Beach driving victim recalls devastating accident | News

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Beach driving victim recalls devastating accident

ORANGE PARK, Fla. -- The case of a woman badly injured when she was run by a truck over on Daytona Beach is being heard by a Volusia County jury this week.

Erin Joynt was sunbathing in July 2011 when a lifeguard attempting a U-turn ran over her head, fracturing her eye sockets and permanently paralyzing her face. The Kansas woman, represented by Jacksonville attorney John Phillips, is suing, hoping for a payout larger than Florida's $100,000 cap on personal injury damages in cases against state agencies.

The case brings to mind a similar one out of Jacksonville Beach that did not result in legal action.

Anne Marie Giffin was sunbathing on the beach in May 2009 when she was struck by an official vehicle. In her case, Jacksonville Beach Police Officer Lewis Keller attempted a U-turn, and accidentally drove over her – twice. "It rolled over me, and then it came back again," she told First Coast News. "And my thought was, oh no it's coming again." Witnesses later told Giffin that beachgoers began screaming at Keller after his first pass over her, promoting him to back up fearing he'd hit something. When he did stop, she was trapped under the SUV.

Badly injured, but conscious, her memories of those first few moments are alternately fuzzy and specific.

"About 8 people surrounded the vehicle and lifted it off the ground," she recalls. "And somebody dragged me out by my ankles."

Her injuries were extensive -- fractured vertebra, fractured pelvis, broken ribs, a deep puncture wound in her lower back, cuts and abrasions and a head injury she compares to "being scalped." They had to staple [the scalp] back together.

Giffin does not remember pain. "I think shock and the pressure of the vehicle on top of me was just so great that I blocked everything out," she says. But she does recall knowing pain was coming. "In my mind I just was thinking, OK this is going to hurt."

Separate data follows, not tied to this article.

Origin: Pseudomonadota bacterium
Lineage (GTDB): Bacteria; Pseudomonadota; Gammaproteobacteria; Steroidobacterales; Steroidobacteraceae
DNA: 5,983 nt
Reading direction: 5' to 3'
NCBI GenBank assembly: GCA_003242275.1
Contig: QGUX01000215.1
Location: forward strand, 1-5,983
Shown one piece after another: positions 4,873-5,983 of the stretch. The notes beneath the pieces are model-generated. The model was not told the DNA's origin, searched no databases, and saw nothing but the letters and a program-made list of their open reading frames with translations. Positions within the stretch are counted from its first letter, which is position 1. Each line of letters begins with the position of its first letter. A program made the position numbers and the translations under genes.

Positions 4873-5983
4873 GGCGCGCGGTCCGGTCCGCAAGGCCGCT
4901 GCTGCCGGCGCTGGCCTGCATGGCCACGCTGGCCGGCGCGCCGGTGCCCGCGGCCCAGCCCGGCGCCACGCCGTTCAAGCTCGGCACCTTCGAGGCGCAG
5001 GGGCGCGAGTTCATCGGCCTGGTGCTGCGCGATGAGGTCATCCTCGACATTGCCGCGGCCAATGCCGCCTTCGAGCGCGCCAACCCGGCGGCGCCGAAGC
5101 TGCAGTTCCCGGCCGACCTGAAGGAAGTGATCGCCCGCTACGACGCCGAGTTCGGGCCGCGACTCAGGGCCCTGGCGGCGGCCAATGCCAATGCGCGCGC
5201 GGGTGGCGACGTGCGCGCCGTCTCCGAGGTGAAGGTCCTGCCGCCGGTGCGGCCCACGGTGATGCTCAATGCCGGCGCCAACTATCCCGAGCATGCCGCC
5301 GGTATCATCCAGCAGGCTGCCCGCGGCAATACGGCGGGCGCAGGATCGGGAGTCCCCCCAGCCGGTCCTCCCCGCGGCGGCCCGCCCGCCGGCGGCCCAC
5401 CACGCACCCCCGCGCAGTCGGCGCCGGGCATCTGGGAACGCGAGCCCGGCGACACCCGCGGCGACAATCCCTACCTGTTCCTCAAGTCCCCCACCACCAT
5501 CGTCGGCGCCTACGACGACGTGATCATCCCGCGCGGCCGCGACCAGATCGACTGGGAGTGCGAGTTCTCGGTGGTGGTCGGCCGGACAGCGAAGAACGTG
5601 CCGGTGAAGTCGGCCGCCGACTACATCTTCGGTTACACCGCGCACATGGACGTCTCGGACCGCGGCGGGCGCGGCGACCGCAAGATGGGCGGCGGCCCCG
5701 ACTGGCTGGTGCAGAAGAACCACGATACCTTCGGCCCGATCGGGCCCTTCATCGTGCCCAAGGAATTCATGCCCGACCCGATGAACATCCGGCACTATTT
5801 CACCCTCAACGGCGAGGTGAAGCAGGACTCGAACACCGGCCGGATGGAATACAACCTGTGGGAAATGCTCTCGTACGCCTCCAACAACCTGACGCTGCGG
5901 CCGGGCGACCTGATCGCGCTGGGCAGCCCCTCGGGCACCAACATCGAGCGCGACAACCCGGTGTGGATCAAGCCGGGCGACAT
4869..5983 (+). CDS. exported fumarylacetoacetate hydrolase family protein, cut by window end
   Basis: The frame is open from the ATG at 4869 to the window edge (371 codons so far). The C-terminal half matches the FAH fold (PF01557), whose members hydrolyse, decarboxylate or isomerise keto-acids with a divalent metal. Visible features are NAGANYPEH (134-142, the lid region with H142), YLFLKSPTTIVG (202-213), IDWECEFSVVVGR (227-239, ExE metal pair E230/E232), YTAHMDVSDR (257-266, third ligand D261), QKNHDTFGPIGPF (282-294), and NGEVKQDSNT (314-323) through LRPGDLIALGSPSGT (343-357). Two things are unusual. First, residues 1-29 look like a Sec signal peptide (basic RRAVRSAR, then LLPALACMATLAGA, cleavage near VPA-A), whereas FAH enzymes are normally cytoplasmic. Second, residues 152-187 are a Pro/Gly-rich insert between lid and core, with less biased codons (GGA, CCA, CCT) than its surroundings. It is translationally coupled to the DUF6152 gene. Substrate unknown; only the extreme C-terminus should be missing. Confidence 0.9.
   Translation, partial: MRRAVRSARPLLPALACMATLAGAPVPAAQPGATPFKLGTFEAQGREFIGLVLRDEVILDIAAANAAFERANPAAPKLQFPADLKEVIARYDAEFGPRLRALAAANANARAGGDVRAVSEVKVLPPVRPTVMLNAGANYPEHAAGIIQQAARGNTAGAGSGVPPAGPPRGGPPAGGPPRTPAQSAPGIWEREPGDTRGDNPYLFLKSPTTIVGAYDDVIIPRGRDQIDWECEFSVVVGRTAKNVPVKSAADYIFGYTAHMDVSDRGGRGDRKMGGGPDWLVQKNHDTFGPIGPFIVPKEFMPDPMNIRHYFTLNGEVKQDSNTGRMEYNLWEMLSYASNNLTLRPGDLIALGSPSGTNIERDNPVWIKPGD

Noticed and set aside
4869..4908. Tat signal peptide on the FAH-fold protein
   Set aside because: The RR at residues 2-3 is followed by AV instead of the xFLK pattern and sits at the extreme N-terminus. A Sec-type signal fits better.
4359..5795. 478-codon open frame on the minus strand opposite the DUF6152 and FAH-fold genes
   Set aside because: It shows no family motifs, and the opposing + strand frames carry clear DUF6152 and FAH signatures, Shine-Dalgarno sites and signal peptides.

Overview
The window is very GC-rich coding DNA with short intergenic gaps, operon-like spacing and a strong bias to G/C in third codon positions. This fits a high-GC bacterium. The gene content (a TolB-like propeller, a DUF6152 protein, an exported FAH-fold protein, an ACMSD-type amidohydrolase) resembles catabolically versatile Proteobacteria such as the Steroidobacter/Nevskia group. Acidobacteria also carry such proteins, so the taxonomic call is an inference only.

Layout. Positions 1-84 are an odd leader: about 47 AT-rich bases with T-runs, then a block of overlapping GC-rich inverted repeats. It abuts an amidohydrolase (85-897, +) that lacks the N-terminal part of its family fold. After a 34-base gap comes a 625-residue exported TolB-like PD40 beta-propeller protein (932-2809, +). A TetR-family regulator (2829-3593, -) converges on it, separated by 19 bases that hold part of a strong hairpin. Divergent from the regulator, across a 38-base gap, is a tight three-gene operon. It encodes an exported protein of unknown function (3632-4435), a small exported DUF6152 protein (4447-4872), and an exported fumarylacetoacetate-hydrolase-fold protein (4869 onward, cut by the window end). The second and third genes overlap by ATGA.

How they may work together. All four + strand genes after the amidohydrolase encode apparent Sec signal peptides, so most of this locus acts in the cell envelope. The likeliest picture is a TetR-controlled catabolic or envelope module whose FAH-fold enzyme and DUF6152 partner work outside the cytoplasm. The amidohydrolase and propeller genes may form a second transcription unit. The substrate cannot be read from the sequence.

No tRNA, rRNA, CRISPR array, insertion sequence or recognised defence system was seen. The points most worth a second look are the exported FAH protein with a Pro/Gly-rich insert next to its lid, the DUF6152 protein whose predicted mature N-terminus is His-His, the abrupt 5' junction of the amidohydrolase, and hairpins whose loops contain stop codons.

A musical prodigy who has played piano since she was three and performed as a soloist with the Jacksonville Symphony Orchestra, Giffin could do little by heal in the eight months that followed the accident. In the end, she made a full recovery.

But she was not able to recover all of her costs. Because of a law adopted by the state legislature during a period of anti trial-lawer fervor, damages against government agencies from that period are capped at $100,000. Giffin settled her case against the Jacksonville Beach police department for exactly that amount.

"It mostly went to my lawyer and to pay my hospital bills," she says, "and it didn't quite pay all the hospital bills."

For that reason, she's interested in the Erin Joynt case. Joynt injuries were more extensive and long lasting; among her injuries, according to her lawyer: she's physically lost the ability to cry. But even if the jury awards her more than the state cap, the state legislature would still have to approve any payout above 100,000.

For her part, Giffin says she doesn't blame the city or the officer.

But she does believe state law capping damages needs to change. "Mistakes happen… but there should there should be a lot more leeway in that. And especially it something that is going to be life changing … there should be no cap on it."


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